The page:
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CMIM 2018 | Great Voices and Some Surprises Make An Exciting Finish

By Joseph So on June 10, 2018

(l. to r.) Emily D'Angelo, mezzo (Canada); Mario Bahg, tenor (South Korea); Konstantin Lee, tenor (South Korea) (Photo: Tam Lan Truong)
(l. to r.) Emily D’Angelo, mezzo (Canada); Mario Bahg, tenor (South Korea); Konstantin Lee, tenor (South Korea) (Photo: Tam Lan Truong)

MONTRÉAL — Now that Concours musical international de Montréal (CMIM) 2018  is history, having drawn to a glorious close with the Grand Finals last evening, it’s a good time to reflect on the event. As a keen observer of vocal competitions over the last few decades and having attended quite a few in person plus listening from afar, I must say Chant 2018 ranks as one of the more memorable ones for a variety of reasons.

First and foremost, the overall quality of singing was extremely high, arguably the highest in CMIM history. The thirty-eight candidates were chosen from over four hundred applicants from fifty-two countries – they were the proverbial cream of the crop.  Another distinction was the addition of an art song component, a first for CMIM, thanks to the good work of James Norcop who was instrumental in raising the funds needed for this initiative. Speaking of funds, at a phenomenal $270,000 CDN, it was the richest coffer for a voice competition in the world.

Remarkable was the skewed gender and voice category gaps of this Competition. If there’s a shortage of fine tenors, you’d never have guessed, with tenors making up half the finalists. Also unusual was the absence of sopranos among the final six, not to mention five men and one woman!  But musically speaking, no matter how you slice it, this was an excellent competition. There were a few surprises along the way to be sure, but more about that later.

It was a fine turn out last evening at the Maison Symphonique. The proceedings began with a moment of poignancy, a musical tribute to the beloved and recently departed André Bourbeau, a great patron of CMIM, its president and co-founder. Quebec cellist Stéphane Tétreault played an exquisite rendition of Meditation from Thaïs, with the Orchestre symphonique de Montréal under the baton of Graeme Jenkins.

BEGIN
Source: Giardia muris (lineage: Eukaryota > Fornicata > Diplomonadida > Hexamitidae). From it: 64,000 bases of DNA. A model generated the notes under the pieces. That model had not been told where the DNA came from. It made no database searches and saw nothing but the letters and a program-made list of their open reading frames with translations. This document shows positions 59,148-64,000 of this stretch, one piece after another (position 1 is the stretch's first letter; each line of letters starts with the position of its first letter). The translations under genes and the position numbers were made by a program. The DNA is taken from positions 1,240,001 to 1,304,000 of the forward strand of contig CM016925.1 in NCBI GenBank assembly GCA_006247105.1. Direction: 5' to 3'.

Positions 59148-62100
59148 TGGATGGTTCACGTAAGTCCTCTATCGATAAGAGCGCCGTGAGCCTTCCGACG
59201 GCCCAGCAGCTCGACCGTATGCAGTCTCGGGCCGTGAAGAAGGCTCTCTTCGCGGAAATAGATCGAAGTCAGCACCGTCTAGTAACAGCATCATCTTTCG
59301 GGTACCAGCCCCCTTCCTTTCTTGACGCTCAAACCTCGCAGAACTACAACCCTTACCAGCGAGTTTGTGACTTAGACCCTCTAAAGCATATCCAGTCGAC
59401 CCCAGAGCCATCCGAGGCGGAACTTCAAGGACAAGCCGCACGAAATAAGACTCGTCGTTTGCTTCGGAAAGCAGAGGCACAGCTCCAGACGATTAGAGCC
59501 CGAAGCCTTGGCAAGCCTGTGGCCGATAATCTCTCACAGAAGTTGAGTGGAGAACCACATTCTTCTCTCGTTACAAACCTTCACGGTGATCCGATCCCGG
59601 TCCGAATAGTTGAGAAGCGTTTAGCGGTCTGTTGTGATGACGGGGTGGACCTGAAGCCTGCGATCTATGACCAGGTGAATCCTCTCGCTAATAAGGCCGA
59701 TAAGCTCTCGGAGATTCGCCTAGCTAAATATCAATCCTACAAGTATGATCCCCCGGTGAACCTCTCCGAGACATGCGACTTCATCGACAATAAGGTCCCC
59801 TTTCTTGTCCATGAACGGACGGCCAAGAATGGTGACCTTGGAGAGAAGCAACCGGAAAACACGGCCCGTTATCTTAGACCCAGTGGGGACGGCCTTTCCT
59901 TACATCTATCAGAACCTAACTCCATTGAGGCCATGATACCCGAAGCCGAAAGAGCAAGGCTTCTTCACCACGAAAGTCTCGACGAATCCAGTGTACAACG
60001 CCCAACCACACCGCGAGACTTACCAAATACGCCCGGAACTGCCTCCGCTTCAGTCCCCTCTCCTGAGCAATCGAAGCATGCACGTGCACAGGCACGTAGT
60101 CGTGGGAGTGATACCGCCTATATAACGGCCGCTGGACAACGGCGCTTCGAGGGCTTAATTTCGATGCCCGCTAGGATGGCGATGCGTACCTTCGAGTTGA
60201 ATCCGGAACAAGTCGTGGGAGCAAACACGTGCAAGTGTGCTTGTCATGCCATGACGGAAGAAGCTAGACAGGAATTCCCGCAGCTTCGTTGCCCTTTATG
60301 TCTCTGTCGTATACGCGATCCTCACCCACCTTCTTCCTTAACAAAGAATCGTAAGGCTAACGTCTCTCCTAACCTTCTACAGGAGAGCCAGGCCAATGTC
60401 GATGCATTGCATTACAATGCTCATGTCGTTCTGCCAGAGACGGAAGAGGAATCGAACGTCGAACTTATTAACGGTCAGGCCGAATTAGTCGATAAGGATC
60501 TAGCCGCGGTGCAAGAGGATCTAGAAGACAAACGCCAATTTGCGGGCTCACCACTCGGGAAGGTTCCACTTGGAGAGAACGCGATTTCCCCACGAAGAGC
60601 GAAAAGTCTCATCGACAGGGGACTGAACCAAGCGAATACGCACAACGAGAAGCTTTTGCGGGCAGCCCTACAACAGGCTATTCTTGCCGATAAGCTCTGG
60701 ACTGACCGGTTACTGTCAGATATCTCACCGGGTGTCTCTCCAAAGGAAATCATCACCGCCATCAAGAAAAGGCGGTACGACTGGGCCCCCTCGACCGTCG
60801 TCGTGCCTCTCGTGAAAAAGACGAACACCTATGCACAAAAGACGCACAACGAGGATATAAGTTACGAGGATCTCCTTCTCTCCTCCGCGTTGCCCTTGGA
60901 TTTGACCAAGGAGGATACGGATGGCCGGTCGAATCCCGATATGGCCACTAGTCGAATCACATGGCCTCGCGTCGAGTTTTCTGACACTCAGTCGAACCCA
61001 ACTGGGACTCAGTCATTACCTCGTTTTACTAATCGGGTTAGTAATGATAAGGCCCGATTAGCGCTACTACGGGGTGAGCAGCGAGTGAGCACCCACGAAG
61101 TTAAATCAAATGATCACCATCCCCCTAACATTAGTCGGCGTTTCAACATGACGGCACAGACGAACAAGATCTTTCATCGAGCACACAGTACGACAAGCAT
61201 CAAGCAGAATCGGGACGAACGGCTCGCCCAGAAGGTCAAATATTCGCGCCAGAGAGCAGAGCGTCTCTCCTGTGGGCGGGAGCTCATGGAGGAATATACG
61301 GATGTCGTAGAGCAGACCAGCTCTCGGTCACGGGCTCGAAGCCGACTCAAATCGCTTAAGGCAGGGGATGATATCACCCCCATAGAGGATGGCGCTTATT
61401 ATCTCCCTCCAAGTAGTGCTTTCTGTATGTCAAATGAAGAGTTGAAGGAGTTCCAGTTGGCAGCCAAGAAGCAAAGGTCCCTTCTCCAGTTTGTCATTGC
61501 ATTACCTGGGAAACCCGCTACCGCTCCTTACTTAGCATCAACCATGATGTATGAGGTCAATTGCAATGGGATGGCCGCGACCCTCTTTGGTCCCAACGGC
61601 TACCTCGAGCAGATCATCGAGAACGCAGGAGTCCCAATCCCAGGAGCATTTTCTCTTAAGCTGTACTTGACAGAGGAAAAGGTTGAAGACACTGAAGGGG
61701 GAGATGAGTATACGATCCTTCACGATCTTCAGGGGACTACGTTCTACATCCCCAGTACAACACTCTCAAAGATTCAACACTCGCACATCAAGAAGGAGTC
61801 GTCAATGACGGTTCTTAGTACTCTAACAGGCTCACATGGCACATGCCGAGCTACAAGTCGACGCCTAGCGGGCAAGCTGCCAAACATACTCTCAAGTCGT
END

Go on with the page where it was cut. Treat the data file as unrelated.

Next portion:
The first singer was Canadian mezzo Emily D’Angelo, whose voice is very familiar to those of us from Toronto. A former member of the COC Ensemble Studio, she will return as Dorabella in Cosi fan tutte this coming season. She combines an engaging stage persona with a gleaming high mezzo, plus a dramatic flair that makes her a director’s dream. She began with a scintillating “Una voce poco fa” from Barbiere, followed by a poignant Erika’s “Why Must Winter Come So Soon?” from Samuel Barber’s Vanessa. The Cendrillon aria showcased the lovely sheen to her tone, and she concluded with a resplendent Composer’s Aria from Ariadne auf Naxos.

Up next was another rising star, Canadian tenor Andrew Haji. The order of presentation was changed from the original program. Now he started with a dulcet-toned “Una furtiva lagrima” from L’Elisir d’amore.  Several tenors sang this in the Competition, but Haji’s was my favourite, combining sweet, elegant tone with hall-filling power. His “Che gelida manina” from La bohème was equally fine, complete with a good high C. An intelligent artist who pays attention to the text, his aria from Mendelssohn’s Elijah showed off his plangent tone and clear diction. To my ears, Haji’s diction is arguably the best among the competitors.  Whether it’s German, English, or Italian, you can understand every word.  He followed the solemn oratorio with a light hearted, humorous rendition of “La donna e mobile” from Rigoletto, bringing the house down.